Thursday, 29 October 2015


'...idolatry was not in the first instance a cognitive error (believing in other gods) but a fallacy of the heart (yearning for control).' 
Richard Lints, Identity and Idolatry, p.86. 


'Humans are made by the divine artist as his reflections. The idols were made by the human artists, and in an ironic twist, the human artist became a reflection of the idol.' 
Richard Lints, Identity and Idolatry, p.81. 

Monday, 26 October 2015


'The key question of the Scriptures is, what will images reflect? Will the image of God (humankind) image God? It seems a simple question. Will the image of God find his or her identity in the reflection of God?'  
Richard Lints, Identity and Idolatry, p.42. 


'Idolatry is unmasked not by a sheer unmitigated self-criticism. Idolatry requires a light that illuminates its true character. Throughout the canon that "light" is none other that the true and living God.' 
Richard Lints, Identity and Idolatry, p.41. 


'If all claims about God, including the claim that he does not exist, derive from ulterior motives, then atheism is susceptible to the critique of ulterior motives as well.' 
Richard Lints, Identity and Idolatry, p.41. 


'Looking for good reasons to believe in idols is a category mistake. We are attracted to idols not on rational grounds but rather as means to gratify desires. We believe in idols because we want to, even as an alcoholic is attracted to alcohol because he wants it. There is rational consideration only in the very vaguest of senses.' 
Richard Lints, Identity and Idolatry, p.40. 


'Addictions are complex, progressive and often disabling. But addictions are entered into voluntarily and often without much forethought. They do not begin with raging compulsion. But somehow mysteriously desire turns into compulsion and addicts lose a sense of their former identity. What drives the addiction is a longing for satisfaction. This desire for fulfillment runs deep in the human heart. Satisfaction, however, is not to be had simply anywhere or with anyone. It is part of the hardwiring of the human heart that satisfaction will be found in that which is finally good and true and beautiful, namely God.'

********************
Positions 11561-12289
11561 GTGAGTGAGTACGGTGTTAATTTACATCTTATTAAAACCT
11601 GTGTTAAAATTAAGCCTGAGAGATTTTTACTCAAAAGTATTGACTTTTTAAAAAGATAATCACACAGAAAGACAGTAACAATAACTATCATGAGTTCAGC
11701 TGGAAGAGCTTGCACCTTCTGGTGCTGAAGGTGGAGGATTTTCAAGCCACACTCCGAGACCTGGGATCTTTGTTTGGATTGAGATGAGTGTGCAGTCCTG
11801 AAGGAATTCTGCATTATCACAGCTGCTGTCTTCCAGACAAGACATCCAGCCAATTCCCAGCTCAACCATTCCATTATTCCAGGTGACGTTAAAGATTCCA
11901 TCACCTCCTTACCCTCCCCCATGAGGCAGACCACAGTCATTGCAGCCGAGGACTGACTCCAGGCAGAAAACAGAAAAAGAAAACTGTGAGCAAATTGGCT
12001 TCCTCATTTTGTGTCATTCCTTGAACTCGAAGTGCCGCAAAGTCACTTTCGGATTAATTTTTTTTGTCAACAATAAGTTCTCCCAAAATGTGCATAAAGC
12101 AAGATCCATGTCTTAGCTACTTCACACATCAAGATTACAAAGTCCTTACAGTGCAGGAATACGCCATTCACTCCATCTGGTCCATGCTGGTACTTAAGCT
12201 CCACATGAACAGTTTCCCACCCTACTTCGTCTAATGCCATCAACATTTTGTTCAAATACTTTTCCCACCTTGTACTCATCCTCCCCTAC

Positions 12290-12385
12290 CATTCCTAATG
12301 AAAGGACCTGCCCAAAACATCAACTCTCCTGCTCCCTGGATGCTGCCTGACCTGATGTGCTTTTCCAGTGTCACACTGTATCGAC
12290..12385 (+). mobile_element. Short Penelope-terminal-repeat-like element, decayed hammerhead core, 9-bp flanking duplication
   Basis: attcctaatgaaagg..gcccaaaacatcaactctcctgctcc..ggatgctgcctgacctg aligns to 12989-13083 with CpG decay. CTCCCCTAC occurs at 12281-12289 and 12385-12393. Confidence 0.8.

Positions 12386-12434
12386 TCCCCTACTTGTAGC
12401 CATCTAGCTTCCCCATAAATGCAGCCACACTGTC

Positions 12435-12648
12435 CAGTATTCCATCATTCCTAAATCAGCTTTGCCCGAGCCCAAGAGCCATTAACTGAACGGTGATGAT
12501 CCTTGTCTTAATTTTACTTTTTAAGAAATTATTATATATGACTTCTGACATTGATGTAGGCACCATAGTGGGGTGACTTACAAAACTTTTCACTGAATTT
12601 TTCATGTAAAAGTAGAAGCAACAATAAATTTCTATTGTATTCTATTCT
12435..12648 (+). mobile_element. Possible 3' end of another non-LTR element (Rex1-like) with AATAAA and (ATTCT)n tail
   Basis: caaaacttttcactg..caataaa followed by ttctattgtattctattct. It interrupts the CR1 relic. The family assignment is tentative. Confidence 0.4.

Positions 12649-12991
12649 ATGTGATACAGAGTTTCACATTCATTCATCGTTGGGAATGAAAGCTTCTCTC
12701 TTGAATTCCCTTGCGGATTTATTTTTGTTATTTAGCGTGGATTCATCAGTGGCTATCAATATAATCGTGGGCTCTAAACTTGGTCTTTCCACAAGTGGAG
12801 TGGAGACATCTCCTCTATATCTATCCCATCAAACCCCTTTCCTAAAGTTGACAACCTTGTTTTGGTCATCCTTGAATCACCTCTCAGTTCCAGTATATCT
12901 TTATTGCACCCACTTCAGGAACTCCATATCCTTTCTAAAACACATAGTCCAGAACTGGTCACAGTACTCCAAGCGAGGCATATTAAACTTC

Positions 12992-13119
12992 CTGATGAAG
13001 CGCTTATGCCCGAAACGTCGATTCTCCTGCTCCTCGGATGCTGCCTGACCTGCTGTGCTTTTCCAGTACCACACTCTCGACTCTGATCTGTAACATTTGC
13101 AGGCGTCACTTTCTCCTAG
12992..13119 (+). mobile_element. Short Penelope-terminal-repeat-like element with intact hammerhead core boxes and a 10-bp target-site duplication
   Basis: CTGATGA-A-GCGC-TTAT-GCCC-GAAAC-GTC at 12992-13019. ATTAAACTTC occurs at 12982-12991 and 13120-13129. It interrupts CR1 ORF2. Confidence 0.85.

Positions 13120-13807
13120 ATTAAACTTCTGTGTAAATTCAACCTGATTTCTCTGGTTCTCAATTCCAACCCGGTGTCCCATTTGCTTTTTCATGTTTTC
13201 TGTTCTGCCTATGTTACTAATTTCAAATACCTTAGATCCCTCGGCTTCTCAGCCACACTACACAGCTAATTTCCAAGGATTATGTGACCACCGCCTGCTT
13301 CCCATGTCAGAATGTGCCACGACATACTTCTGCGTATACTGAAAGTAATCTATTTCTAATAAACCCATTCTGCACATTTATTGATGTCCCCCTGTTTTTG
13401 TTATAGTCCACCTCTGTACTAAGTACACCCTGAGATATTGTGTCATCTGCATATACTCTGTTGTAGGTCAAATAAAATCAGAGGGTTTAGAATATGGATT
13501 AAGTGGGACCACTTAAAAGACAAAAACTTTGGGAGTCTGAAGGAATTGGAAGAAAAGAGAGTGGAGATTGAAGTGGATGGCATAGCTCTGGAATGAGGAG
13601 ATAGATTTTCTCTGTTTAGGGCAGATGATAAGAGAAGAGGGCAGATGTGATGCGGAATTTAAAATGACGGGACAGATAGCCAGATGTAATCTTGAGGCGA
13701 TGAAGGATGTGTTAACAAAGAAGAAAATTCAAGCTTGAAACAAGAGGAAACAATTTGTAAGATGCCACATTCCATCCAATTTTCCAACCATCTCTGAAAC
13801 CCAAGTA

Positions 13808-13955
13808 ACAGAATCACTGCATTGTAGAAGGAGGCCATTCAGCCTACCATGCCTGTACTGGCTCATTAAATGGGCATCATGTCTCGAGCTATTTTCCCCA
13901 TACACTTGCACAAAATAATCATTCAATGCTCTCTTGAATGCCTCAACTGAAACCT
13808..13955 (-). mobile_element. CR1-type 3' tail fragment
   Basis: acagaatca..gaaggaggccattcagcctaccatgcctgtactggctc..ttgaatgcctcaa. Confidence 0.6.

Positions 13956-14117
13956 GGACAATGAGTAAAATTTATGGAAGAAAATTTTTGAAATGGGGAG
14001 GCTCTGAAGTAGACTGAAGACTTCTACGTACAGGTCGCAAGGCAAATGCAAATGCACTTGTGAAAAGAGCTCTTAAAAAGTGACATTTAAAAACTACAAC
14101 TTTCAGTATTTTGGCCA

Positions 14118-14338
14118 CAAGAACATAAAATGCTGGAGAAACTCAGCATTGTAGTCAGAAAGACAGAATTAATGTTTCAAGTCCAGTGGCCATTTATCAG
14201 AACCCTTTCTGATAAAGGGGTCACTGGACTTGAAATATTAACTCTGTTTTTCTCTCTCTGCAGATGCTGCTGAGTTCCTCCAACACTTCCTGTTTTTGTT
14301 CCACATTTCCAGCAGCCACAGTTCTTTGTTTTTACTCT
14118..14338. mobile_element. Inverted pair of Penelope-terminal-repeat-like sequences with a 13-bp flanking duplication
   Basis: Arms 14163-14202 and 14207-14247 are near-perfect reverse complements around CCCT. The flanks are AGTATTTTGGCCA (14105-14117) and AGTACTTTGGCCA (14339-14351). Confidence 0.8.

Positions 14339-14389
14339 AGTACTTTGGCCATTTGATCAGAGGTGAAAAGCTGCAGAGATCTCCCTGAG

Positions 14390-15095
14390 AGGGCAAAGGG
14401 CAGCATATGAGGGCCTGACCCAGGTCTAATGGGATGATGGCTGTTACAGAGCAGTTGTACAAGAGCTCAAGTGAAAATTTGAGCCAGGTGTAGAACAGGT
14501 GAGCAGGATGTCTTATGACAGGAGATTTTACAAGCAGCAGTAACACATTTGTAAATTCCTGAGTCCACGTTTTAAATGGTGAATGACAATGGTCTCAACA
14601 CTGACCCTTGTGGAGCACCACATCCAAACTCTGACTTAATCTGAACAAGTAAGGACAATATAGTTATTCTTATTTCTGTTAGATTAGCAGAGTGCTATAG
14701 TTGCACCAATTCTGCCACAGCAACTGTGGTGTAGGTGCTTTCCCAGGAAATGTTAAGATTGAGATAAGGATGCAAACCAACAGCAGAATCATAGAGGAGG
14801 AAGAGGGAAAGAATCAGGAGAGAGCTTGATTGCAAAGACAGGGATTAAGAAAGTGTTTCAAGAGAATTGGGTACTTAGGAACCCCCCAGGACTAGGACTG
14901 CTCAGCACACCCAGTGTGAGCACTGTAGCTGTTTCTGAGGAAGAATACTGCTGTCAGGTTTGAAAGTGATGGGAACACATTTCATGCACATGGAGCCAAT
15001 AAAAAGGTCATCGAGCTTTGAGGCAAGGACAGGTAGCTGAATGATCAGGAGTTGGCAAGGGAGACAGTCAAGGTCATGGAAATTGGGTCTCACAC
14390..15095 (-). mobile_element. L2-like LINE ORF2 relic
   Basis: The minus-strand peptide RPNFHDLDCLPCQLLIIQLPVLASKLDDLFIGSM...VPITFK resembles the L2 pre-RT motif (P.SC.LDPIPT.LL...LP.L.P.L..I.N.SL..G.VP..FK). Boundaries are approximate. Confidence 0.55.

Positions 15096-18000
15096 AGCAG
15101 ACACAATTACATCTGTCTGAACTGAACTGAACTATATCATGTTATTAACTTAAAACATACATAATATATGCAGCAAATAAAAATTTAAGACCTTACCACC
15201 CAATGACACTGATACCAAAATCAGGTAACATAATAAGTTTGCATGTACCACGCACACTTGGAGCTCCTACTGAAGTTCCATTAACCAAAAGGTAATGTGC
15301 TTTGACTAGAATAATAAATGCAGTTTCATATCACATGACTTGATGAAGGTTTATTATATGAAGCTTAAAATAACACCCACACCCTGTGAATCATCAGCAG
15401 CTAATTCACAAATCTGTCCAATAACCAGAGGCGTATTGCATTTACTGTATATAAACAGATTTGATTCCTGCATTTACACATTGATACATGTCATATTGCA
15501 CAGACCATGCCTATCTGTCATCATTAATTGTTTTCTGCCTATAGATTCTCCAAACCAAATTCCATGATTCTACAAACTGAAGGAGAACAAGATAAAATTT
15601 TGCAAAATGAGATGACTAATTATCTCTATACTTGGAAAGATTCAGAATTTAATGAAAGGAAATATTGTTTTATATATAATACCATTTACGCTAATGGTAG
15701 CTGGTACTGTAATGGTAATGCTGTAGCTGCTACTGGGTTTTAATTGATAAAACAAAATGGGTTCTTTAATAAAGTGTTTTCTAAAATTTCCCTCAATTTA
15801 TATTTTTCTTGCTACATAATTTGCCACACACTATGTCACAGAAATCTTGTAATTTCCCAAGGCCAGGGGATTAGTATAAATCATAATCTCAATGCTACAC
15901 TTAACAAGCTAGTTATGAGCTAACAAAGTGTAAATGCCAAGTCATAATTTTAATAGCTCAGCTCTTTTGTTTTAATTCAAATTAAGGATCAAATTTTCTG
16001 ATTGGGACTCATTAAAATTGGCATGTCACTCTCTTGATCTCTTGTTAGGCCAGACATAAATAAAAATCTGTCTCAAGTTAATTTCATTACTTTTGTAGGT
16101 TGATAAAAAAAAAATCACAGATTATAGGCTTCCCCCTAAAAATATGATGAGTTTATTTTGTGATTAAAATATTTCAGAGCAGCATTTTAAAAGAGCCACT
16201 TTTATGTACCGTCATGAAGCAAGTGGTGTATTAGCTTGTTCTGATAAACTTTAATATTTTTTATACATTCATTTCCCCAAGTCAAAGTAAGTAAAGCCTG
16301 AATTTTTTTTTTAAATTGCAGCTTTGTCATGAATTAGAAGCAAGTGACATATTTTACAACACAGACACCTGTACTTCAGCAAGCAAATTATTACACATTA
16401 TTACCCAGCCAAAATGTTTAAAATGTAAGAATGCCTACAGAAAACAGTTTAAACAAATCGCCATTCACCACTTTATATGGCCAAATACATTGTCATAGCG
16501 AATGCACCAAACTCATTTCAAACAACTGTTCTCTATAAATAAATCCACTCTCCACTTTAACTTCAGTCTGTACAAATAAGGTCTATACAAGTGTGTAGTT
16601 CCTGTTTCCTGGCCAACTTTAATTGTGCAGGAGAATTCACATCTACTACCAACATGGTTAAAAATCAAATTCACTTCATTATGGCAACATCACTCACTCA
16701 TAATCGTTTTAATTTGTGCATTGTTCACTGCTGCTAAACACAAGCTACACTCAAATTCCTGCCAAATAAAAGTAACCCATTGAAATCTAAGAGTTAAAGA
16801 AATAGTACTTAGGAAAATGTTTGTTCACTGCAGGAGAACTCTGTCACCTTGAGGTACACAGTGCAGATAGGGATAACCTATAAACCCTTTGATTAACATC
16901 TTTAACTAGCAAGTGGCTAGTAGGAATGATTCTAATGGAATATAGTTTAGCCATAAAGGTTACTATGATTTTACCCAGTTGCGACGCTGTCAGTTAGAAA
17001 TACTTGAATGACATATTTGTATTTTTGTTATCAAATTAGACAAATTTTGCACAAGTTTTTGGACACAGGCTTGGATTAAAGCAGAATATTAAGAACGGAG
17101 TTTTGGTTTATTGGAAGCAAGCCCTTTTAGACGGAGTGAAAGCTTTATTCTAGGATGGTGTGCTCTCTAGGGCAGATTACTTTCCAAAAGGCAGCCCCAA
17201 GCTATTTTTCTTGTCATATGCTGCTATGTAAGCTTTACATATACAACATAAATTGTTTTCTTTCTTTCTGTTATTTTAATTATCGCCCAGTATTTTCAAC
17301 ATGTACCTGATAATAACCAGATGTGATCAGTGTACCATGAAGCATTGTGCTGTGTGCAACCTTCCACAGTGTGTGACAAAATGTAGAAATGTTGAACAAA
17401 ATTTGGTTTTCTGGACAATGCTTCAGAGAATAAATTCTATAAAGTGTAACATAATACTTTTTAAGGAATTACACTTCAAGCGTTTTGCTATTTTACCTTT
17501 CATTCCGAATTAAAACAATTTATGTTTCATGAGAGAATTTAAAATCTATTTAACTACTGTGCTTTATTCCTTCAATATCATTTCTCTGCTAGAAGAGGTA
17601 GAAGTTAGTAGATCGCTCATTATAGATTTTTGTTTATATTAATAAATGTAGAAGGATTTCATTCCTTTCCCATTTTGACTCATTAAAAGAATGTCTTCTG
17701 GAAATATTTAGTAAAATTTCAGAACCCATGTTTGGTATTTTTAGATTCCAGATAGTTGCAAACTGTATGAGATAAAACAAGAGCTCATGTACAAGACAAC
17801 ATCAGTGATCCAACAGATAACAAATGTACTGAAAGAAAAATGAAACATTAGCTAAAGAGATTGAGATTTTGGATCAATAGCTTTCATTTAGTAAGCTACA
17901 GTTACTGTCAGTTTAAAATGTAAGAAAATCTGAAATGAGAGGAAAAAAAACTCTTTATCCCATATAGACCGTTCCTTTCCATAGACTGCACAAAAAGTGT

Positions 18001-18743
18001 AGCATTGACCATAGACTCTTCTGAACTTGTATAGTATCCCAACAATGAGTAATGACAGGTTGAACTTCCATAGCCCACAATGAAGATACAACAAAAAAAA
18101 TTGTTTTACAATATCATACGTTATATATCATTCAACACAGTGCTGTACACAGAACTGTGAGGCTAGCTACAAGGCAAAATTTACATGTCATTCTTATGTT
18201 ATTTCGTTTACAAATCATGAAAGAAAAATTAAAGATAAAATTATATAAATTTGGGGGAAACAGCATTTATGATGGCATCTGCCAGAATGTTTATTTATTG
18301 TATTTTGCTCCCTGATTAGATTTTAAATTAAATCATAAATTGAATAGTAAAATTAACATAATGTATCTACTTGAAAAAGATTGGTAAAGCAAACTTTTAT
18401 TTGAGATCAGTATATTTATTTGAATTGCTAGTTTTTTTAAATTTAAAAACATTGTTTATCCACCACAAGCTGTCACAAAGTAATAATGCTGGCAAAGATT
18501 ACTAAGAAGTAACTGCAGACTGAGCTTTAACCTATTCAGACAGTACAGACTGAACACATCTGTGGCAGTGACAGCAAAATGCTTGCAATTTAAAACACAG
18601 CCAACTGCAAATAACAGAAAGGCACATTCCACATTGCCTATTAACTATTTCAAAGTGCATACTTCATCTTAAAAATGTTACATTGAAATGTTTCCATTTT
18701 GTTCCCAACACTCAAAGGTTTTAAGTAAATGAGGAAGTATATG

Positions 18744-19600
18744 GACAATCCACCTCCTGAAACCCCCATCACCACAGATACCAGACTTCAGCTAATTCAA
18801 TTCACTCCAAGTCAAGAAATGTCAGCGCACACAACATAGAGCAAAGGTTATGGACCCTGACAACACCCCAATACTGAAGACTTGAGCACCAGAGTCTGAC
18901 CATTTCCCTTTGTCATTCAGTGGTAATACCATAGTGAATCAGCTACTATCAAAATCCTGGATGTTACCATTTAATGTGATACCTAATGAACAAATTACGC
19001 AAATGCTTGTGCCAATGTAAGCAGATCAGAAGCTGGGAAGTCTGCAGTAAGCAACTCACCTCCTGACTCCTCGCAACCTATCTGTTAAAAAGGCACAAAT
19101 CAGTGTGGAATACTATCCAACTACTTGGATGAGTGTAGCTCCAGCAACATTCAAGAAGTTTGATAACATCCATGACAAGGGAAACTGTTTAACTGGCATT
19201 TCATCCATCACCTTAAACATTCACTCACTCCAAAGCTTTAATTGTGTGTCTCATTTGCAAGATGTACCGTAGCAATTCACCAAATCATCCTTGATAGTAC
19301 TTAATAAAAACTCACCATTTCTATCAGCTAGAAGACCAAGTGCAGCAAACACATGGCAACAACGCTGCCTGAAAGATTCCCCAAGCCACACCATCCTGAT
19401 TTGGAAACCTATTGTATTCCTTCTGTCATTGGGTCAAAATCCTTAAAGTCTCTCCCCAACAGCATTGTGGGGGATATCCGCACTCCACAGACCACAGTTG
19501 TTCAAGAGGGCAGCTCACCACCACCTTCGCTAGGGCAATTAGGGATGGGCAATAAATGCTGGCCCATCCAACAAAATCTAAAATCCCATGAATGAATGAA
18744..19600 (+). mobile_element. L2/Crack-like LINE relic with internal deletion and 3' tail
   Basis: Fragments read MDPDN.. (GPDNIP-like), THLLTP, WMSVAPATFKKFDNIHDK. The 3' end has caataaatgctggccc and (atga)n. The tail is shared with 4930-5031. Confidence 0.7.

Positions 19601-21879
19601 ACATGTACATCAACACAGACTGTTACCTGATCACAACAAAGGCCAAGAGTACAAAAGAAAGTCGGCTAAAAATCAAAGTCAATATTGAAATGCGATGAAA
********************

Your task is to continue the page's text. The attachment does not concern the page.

Richard Lints, Identity and Idolatry, p.40.  


'The root metaphor for Israel's relationship to God and idols is that of the marital relationships. As husband and wife are forbidden to have sexual relations with any other partner, so Israel is forbidden from worshiping any but their true bridegroom.' 
Richard Lints, Identity and Idolatry, p.36. 

Tuesday, 20 October 2015


'Not until the law has bruised and smitten us we will admit our need of the gospel to bind our wounds. Not until the law has arrested and imprisoned us we will pine for Christ to set us free. Not until the law has condemned and killed us will we call upon Christ for justification and life. Not until the law has driven us to despair of ourselves will we ever believe in Jesus. Not until the law has humbled us even to hell will we turn to the gospel to raise us to heaven.' 
John Stott, Galatians, p.93. 


'It is only when one submits to the law that one can speak of grace...I don't think it is Christian to want to get to the New Testament too soon and too directly.'
Dietrich Bonhoeffer in John Stott, Galatians, p.93.  


'Satan would have us prove ourselves holy by the law, which God gave to prove us sinners.' 
Andrew Jukes in John Stott, Galatians, p.90. 


'The language of "image" argues for a dependence upon an "original".'
Richard Lints, Identity and Idolatry, p.29.  


'The irony of identity is that by looking away from ourselves we are more likely to discover our identity.' 
Richard Lints, Identity and Idolatry: The image of God and its inversion, p.11. 

Monday, 19 October 2015


'We have given the first place to the doctrine in which our religion is contained, since our salvation begins with it. But, it must enter our hearts and pass along to our daily living, and so transform us into itself that it may not be unfruitful for us...'
John Calvin in Timothy Lane, Living without Worry,  p.115. 

Tuesday, 13 October 2015


'...the law is like a cage. If it has bars, it can keep a lion from eating the lamb, but it can't prevent the lion from wanting to eat the lamb.'
Thomas R Schreiner, Galatians, p.252. 


'A child may be born heir to a great fortune and yet never be aware of his riches; may live childish, die childish, and never know the greatness of his possessions. And so also a man may be a babe in Christ's family, think as a babe, speak as a babe, and, though saved, never enjoy a lively hope, or know the real privileges of his inheritance.' 
JC Ryle in Timothy Lane, Living without Worry,  p.84.